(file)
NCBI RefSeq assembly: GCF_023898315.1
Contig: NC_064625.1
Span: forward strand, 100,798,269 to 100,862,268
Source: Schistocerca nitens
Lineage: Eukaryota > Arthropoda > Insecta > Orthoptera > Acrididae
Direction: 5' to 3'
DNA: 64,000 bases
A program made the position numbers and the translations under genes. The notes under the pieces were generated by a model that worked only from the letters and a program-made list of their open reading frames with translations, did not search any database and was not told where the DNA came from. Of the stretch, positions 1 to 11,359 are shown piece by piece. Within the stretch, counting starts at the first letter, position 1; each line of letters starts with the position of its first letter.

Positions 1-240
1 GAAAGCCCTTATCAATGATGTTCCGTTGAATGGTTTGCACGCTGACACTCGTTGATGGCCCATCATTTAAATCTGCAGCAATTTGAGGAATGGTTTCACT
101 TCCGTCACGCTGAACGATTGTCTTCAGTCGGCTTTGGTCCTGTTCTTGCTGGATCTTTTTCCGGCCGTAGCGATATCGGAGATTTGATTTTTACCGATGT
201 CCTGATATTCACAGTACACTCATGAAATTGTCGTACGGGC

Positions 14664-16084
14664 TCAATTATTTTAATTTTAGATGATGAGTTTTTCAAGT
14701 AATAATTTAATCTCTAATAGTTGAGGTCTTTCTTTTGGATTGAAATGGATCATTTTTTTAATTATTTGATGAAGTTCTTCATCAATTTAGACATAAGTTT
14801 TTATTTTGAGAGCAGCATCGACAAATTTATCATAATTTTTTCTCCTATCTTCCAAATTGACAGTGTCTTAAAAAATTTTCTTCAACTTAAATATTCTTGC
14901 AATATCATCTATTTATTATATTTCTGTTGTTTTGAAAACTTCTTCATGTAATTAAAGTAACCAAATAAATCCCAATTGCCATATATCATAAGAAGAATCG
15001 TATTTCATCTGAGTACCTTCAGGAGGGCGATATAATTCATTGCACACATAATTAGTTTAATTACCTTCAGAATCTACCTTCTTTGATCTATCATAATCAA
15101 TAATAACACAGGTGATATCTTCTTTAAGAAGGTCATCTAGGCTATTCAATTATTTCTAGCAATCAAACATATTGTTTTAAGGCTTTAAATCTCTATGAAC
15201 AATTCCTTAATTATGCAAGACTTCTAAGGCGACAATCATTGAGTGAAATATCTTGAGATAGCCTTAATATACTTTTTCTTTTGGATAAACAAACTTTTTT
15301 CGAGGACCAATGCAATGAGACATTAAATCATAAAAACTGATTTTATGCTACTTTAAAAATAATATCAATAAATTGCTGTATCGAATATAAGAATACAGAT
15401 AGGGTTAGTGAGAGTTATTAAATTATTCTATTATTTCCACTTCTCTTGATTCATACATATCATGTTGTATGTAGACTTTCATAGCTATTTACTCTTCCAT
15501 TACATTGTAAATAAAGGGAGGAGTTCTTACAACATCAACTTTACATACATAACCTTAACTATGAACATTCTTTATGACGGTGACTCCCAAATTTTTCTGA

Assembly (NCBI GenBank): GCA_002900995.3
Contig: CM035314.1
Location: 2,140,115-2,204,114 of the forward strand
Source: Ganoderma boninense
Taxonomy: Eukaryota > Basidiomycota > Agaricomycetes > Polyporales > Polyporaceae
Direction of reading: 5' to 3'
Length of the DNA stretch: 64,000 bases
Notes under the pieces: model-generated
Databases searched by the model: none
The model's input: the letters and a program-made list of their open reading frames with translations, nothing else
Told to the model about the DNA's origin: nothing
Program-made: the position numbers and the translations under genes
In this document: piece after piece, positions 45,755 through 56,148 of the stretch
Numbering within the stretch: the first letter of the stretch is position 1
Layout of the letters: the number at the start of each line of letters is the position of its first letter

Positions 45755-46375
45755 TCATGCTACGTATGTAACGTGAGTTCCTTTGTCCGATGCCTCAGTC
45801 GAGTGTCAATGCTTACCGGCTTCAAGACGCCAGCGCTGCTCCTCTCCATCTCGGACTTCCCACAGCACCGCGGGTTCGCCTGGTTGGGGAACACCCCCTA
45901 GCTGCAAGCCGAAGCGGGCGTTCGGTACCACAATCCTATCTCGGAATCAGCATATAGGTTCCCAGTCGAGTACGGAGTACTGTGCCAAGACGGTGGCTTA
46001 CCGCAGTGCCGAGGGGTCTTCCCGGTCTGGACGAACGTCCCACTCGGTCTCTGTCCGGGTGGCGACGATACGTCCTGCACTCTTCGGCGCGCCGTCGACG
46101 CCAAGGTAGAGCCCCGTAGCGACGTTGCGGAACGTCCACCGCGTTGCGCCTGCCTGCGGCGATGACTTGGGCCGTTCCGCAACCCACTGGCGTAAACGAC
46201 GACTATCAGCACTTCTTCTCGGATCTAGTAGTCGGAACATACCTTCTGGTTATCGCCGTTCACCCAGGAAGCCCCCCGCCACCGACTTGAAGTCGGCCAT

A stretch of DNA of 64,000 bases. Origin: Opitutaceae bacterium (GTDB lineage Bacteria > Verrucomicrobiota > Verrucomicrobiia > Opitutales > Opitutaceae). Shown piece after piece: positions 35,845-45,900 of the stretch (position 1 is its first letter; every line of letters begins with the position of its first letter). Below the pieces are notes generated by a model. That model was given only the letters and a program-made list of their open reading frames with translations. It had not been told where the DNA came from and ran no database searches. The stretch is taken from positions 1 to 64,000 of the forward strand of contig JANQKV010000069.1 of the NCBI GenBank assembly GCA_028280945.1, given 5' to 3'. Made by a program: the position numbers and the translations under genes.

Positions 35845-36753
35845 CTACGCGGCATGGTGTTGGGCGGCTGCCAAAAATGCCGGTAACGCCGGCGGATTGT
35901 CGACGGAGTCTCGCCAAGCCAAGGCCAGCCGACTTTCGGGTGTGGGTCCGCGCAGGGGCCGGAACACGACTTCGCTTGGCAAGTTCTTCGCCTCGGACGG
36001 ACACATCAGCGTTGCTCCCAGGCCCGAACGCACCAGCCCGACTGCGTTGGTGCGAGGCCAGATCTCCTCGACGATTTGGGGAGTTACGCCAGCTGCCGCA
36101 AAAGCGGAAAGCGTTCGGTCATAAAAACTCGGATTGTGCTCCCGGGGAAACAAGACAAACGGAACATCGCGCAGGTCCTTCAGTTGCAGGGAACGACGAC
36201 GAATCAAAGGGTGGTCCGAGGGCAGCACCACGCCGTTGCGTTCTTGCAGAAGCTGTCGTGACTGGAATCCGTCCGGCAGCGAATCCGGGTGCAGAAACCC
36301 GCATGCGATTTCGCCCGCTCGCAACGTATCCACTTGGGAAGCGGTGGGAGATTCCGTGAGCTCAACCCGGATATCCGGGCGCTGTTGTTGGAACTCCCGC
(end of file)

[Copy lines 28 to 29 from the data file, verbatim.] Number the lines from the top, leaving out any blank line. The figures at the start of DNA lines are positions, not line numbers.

Taxonomy: Eukaryota > Basidiomycota > Agaricomycetes > Polyporales > Polyporaceae
Direction of reading: 5' to 3'